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Scientifica
Volume 2014 (2014), Article ID 180353, 5 pages
http://dx.doi.org/10.1155/2014/180353
Clinical Study

Relationship between Nutrition Knowledge and Physical Fitness in Semiprofessional Soccer Players

1Department of Physical and Cultural Education, Hellenic Army Academy, 16672 Athens, Greece
2Exercise Physiology Laboratory, 18450 Nikaia, Greece
3Faculty of Physical Education and Sport, University of Athens, 17237 Athens, Greece

Received 20 January 2014; Revised 3 July 2014; Accepted 11 July 2014; Published 21 July 2014

Academic Editor: Lawrence M. Lewis

Copyright © 2014 P. T. Nikolaidis and E. Theodoropoulou. This is an open access article distributed under the Creative Commons Attribution License, which permits unrestricted use, distribution, and reproduction in any medium, provided the original work is properly cited.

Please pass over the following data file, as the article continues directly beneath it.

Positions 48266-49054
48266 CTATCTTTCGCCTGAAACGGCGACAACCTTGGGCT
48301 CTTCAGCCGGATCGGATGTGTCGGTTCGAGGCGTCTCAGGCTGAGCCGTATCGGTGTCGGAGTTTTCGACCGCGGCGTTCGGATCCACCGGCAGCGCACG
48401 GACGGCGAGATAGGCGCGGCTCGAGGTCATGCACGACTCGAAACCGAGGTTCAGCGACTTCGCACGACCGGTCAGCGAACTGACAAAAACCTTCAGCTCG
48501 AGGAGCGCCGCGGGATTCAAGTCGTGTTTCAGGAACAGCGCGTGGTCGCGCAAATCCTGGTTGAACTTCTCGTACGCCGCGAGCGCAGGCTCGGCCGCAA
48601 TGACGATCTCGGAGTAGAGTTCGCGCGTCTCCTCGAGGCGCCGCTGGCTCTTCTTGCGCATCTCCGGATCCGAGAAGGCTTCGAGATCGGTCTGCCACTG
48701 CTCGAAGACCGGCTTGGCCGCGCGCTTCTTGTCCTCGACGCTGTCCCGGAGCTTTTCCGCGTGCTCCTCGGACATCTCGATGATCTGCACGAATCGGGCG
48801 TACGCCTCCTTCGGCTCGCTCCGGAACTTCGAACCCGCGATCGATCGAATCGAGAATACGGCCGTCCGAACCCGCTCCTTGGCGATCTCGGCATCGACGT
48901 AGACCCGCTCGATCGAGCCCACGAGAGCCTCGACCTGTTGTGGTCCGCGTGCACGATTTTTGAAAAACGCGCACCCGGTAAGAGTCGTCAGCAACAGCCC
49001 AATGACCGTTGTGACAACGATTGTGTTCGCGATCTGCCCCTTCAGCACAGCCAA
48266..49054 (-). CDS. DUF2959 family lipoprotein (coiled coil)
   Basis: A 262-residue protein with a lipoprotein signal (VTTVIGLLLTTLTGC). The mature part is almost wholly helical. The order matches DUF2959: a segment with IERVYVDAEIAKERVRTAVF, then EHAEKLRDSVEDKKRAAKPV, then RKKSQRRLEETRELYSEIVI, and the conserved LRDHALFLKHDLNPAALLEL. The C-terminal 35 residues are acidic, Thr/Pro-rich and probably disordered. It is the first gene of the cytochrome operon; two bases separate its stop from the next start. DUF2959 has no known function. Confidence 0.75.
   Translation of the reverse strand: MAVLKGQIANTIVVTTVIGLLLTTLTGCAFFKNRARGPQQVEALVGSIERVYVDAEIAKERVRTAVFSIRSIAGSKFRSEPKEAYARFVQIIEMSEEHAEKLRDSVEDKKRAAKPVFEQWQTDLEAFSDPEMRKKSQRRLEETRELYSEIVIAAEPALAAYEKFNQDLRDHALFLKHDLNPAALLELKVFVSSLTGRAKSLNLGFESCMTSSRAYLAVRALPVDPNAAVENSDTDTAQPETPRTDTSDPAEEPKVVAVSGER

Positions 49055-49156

Abstract

Whereas nutrition has a crucial role on sport performance, it is not clear to what extent nutrition knowledge is associated with physical fitness. The aim of this study was to examine the current level of nutrition knowledge of soccer players and whether this level is associated with physical fitness. Soccer players ( , aged  yr, weight  kg, and height  cm) performed a battery of physical fitness tests (sit-and-reach test, SAR; physical working capacity in heart rate 170, PWC170; and Wingate anaerobic test, WAnT) and completed an 11-item nutrition knowledge questionnaire (NKQ). Low to moderate Pearson correlations ( , ) of NKQ with age, weight, height, fat free mass (FFM), SAR, peak power, and mean power of WAnT were observed. Soccer players with high score in NKQ were older (4.4 yr (2.2; 6.6), mean difference (95% confidence intervals)) and heavier (4.5 kg (0.6; 8.3)) with higher FFM (4.0 kg (1.1; 6.8)) and peak power (59 W (2; 116)) than their counterparts with low score. The moderate score in the NKQ suggests that soccer players should be targeted for nutrition education. Although the association between NKQ and physical fitness was low to moderate, there were indications that better nutrition knowledge might result in higher physical fitness and, consequently, soccer performance.